How NOT to Annoy an Analyst During a Vendor Review

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Michiko Morales

If a major research firm decides to cover your company’s newly announced partnership, product, or set of solutions in a report, you may be very excited­­­­­­–and nervous. After all, many enterprise technology deals, both large and small in dollar amount, are influenced by the analyst community. That’s why your PR firm is getting you the meetings, right? To influence the influencers, so to speak, and get the coverage and swayed opinions that will put you on the short list, automatically. A cynical commentary could work to sour market reception of your solution and put you in defense mode when you’d rather be promoting the benefits of the partnership, or all of the elegant and innovative things your technology can do.

The upside is that you do have a voice in the process – you get the chance to get in front of them, if your firm has the relationships and an understanding of analyst relations strategy and process. And, some firms, not all, but some, such as Gartner, give you a chance to review what is being said. If an analyst firm gives you this opportunity, here are a few pointers that will help you to avoid annoying the influencers:

  • Respect the deadline. If they give you four days to provide what is known as “vendor review,” assemble your team and go over the draft in time to give them the comprehensive response they desire. If you need more time, request it, thanking them for the opportunity to provide feedback. Don’t blow through the deadline by being unresponsive or bark at them about the time constraints.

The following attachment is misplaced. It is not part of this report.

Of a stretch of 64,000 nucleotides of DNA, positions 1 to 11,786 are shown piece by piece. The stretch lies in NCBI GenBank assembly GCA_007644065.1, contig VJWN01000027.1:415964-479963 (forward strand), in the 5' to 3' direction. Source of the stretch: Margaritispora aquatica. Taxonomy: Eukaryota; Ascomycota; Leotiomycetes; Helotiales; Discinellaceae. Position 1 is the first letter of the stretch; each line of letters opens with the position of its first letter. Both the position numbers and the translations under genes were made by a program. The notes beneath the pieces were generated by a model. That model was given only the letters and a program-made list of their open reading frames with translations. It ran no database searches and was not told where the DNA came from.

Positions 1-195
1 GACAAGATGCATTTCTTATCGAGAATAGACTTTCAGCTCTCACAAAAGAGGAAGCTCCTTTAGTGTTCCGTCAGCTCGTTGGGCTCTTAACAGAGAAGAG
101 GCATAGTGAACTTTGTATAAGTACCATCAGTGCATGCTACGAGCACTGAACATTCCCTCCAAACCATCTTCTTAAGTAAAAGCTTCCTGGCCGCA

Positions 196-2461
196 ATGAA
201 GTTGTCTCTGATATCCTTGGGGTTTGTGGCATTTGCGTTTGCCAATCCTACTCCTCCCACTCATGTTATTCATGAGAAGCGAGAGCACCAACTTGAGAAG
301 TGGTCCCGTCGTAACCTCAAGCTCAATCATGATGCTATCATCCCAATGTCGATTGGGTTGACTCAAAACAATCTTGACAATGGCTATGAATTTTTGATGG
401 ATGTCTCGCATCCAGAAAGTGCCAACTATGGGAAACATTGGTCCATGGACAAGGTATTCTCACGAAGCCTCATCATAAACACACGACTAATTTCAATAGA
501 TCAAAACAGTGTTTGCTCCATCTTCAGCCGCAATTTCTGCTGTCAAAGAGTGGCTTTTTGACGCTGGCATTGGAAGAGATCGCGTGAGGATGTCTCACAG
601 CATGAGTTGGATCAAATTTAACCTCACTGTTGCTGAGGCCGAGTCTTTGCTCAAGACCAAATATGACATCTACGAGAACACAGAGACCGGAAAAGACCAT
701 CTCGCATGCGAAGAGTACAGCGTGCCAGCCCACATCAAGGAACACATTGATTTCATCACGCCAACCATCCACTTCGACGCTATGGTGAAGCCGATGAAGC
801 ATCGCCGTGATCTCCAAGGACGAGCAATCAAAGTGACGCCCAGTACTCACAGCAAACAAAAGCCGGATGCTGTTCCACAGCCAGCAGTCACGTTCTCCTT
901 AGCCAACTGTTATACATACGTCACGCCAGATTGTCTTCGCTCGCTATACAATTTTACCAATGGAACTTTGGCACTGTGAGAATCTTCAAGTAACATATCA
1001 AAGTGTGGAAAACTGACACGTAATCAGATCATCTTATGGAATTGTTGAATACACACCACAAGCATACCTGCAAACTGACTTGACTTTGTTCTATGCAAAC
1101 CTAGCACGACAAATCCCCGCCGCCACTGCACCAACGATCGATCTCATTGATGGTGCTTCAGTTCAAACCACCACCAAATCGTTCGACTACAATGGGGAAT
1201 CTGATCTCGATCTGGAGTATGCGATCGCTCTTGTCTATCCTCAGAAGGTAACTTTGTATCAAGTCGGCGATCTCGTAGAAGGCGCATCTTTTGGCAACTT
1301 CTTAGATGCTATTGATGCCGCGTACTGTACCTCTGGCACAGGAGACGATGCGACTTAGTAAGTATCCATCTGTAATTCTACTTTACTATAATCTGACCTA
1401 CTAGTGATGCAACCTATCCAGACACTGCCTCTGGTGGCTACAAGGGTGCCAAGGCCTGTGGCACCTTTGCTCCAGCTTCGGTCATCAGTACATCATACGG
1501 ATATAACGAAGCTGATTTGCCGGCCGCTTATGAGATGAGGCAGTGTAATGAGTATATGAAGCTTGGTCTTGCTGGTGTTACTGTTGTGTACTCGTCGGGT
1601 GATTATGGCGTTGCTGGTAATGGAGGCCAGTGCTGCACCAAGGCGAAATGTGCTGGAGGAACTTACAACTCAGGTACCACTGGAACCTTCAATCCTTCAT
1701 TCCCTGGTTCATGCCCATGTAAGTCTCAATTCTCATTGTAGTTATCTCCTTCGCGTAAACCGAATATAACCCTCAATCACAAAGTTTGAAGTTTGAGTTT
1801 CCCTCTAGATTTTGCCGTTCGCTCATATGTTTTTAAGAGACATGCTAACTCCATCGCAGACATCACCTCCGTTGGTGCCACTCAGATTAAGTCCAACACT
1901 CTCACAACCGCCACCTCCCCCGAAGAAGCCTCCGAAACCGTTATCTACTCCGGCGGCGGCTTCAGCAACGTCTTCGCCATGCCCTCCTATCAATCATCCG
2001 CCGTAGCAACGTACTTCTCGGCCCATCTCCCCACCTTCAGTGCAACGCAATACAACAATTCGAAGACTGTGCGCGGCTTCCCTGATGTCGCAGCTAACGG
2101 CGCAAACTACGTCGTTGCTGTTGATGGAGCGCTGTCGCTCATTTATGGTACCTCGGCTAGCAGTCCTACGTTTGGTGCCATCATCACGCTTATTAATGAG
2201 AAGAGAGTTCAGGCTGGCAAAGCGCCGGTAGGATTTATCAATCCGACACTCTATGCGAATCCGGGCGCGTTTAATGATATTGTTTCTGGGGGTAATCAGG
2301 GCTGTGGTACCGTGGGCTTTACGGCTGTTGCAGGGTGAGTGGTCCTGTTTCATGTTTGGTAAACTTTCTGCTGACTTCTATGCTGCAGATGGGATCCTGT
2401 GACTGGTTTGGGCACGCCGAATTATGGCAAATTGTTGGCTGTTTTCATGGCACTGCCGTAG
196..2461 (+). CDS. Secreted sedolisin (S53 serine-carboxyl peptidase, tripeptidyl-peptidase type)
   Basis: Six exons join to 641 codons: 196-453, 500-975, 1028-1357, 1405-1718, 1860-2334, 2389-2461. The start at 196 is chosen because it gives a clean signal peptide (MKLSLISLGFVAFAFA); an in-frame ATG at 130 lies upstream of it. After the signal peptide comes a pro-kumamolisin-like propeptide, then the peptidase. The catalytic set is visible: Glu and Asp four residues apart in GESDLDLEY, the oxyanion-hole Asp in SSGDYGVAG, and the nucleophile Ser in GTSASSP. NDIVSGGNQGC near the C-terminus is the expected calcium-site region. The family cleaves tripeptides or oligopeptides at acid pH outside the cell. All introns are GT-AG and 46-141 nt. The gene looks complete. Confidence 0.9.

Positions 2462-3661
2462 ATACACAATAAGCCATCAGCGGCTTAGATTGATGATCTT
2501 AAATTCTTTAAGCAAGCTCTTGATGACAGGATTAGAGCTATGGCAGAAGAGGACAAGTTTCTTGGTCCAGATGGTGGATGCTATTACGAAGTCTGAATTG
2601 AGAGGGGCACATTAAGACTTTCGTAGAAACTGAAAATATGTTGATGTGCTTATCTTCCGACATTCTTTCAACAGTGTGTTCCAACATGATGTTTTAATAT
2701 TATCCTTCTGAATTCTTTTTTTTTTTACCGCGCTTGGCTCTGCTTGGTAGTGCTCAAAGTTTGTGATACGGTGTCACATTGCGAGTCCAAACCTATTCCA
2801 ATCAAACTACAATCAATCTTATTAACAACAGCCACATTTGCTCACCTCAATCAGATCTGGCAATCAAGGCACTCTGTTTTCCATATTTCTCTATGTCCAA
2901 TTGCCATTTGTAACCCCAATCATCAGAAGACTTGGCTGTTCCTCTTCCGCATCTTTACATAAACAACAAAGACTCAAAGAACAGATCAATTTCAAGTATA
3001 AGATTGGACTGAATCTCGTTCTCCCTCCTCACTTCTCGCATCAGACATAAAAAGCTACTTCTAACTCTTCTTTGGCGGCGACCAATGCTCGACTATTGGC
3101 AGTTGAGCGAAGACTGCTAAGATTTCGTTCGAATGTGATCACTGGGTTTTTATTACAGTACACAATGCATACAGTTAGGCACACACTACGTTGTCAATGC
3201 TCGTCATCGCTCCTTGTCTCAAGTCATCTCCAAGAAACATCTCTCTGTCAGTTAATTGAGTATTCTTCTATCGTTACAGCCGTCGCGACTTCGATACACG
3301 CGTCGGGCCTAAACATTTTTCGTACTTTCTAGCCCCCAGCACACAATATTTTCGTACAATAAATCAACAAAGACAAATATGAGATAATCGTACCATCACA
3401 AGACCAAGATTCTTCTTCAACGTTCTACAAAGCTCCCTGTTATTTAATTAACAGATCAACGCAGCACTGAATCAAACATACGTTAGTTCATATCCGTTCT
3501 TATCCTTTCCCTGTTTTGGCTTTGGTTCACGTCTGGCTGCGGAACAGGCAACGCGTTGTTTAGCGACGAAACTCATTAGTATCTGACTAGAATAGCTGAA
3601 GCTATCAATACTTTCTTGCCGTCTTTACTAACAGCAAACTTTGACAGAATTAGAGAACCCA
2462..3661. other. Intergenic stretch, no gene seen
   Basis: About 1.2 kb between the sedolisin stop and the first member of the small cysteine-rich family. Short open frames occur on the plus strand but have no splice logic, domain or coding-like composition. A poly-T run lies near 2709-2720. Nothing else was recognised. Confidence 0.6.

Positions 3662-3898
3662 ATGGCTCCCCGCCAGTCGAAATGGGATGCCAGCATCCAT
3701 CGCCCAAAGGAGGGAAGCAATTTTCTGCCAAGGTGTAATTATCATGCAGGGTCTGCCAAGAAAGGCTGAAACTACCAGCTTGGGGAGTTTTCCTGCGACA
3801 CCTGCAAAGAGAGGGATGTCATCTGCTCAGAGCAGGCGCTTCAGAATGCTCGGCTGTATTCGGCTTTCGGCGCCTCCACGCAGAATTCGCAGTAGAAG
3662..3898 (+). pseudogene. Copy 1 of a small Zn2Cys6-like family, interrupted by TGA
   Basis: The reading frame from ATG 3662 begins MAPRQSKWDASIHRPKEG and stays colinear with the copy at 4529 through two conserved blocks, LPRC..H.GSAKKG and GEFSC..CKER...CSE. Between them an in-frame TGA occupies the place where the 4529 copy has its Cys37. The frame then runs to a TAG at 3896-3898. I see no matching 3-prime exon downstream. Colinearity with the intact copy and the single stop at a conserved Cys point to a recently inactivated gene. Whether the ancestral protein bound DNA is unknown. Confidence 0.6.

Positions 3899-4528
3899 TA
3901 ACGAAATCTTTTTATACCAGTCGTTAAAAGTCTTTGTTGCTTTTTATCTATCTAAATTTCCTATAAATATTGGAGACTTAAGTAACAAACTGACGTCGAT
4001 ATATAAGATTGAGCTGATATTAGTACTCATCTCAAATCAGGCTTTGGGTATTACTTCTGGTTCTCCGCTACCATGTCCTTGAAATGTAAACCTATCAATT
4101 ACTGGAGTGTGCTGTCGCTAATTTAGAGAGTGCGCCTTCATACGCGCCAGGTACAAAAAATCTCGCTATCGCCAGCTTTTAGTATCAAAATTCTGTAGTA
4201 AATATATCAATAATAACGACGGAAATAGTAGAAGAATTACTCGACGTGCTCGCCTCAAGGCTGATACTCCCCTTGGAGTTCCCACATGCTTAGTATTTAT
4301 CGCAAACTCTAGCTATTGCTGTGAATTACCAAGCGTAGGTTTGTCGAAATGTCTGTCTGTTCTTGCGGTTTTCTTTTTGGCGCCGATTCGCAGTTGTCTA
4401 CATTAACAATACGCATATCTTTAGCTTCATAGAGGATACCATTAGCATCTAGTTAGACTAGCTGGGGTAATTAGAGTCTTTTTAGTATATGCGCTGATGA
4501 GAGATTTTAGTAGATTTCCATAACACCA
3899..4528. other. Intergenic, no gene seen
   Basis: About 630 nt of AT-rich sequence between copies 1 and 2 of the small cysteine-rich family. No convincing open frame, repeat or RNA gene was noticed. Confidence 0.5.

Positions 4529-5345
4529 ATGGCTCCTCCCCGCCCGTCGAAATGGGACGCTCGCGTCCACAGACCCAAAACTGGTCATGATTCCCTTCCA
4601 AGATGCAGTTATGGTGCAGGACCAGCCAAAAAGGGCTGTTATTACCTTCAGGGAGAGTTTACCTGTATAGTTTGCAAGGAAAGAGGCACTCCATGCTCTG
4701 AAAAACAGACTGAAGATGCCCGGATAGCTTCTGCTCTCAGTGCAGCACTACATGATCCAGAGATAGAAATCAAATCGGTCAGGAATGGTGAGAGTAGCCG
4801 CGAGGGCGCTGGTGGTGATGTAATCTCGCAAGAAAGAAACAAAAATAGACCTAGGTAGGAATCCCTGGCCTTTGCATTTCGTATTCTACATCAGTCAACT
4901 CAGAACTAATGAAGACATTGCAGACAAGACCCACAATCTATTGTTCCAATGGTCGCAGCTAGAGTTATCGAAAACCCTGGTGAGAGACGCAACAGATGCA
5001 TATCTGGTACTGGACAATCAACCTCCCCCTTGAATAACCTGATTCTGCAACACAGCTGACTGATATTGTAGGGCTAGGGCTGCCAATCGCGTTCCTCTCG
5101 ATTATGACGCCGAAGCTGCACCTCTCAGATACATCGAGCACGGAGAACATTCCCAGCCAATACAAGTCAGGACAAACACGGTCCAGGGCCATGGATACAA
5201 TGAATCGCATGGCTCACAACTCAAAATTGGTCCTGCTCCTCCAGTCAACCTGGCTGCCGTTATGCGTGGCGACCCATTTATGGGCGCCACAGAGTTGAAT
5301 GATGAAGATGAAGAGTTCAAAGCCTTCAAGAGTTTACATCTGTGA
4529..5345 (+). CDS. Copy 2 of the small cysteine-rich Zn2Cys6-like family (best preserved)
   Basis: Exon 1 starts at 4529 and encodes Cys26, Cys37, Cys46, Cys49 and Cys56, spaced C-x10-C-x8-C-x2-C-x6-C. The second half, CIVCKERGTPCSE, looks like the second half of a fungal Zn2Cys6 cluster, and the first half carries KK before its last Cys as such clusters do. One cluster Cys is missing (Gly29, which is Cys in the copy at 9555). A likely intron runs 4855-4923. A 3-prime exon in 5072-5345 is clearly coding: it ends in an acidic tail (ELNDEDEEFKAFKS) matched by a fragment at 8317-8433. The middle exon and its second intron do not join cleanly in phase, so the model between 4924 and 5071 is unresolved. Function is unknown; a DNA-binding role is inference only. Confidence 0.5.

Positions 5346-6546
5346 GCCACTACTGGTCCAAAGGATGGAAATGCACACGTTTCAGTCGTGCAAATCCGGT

• Avoid the temptation to blast back with marketing fluff. Respond to criticism with valid evidence that shows ways in which your product is exemplary. Show how your company will solve a problem by providing a unique solution. Competitively differentiate your product to get ranked higher in market landscape. Provide statistics and metrics of success (both yours and your customers), if you can. Analysts see through hyperbole (that’s their job), so give them substance, not fluff, when possible.
  • Stand your ground, but be nice about it. Honey will attract more flies than vinegar, and courtesy rules the day. The analyst won’t be intimidated nor swayed by rude comments or condescension, so check your attitude and put on your helpful hat.

Vendor review can be a time fraught with tension and debate, but it’s also an opportunity to meet analysts and build relationships with them. If you connect with one or two on the research team, you’ll come to understand the way they think, and you’ll learn how to address issues preemptively, before you announce your next partnership or product release.

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